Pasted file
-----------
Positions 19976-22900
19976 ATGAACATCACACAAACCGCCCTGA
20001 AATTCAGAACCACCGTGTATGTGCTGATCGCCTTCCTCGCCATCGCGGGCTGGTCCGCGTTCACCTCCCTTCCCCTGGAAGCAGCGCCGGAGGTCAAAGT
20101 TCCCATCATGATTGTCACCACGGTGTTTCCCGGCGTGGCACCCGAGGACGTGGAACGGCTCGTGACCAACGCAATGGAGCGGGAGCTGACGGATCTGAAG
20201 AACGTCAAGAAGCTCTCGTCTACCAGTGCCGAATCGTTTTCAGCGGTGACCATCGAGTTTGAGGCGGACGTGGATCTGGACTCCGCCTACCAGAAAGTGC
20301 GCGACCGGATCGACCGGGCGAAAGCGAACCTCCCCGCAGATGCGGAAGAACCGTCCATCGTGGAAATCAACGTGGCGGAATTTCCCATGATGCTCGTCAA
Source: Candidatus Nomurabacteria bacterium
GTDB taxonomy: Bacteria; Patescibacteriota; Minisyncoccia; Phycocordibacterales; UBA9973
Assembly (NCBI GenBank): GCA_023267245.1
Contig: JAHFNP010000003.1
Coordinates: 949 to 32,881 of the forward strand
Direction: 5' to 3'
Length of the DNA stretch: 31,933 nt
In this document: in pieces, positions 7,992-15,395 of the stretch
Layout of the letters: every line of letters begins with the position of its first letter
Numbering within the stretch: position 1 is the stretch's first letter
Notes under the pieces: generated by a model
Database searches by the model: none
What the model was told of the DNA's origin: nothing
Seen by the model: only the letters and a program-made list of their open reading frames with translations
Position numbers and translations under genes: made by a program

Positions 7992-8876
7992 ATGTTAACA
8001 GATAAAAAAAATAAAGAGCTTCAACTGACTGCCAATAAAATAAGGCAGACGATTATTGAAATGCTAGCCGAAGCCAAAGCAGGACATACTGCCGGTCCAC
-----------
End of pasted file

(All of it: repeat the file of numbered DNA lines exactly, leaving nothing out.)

Positions 19976-22900
19976 ATGAACATCACACAAACCGCCCTGA
20001 AATTCAGAACCACCGTGTATGTGCTGATCGCCTTCCTCGCCATCGCGGGCTGGTCCGCGTTCACCTCCCTTCCCCTGGAAGCAGCGCCGGAGGTCAAAGT
20101 TCCCATCATGATTGTCACCACGGTGTTTCCCGGCGTGGCACCCGAGGACGTGGAACGGCTCGTGACCAACGCAATGGAGCGGGAGCTGACGGATCTGAAG
20201 AACGTCAAGAAGCTCTCGTCTACCAGTGCCGAATCGTTTTCAGCGGTGACCATCGAGTTTGAGGCGGACGTGGATCTGGACTCCGCCTACCAGAAAGTGC
20301 GCGACCGGATCGACCGGGCGAAAGCGAACCTCCCCGCAGATGCGGAAGAACCGTCCATCGTGGAAATCAACGTGGCGGAATTTCCCATGATGCTCGTCAA
Source: Candidatus Nomurabacteria bacterium
GTDB taxonomy: Bacteria; Patescibacteriota; Minisyncoccia; Phycocordibacterales; UBA9973
Assembly (NCBI GenBank): GCA_023267245.1
Contig: JAHFNP010000003.1
Coordinates: 949 to 32,881 of the forward strand
Direction: 5' to 3'
Length of the DNA stretch: 31,933 nt
In this document: in pieces, positions 7,992-15,395 of the stretch
Layout of the letters: every line of letters begins with the position of its first letter
Numbering within the stretch: position 1 is the stretch's first letter
Notes under the pieces: generated by a model
Database searches by the model: none
What the model was told of the DNA's origin: nothing
Seen by the model: only the letters and a program-made list of their open reading frames with translations
Position numbers and translations under genes: made by a program

Positions 7992-8876
7992 ATGTTAACA
8001 GATAAAAAAAATAAAGAGCTTCAACTGACTGCCAATAAAATAAGGCAGACGATTATTGAAATGCTAGCCGAAGCCAAAGCAGGACATACTGCCGGTCCAC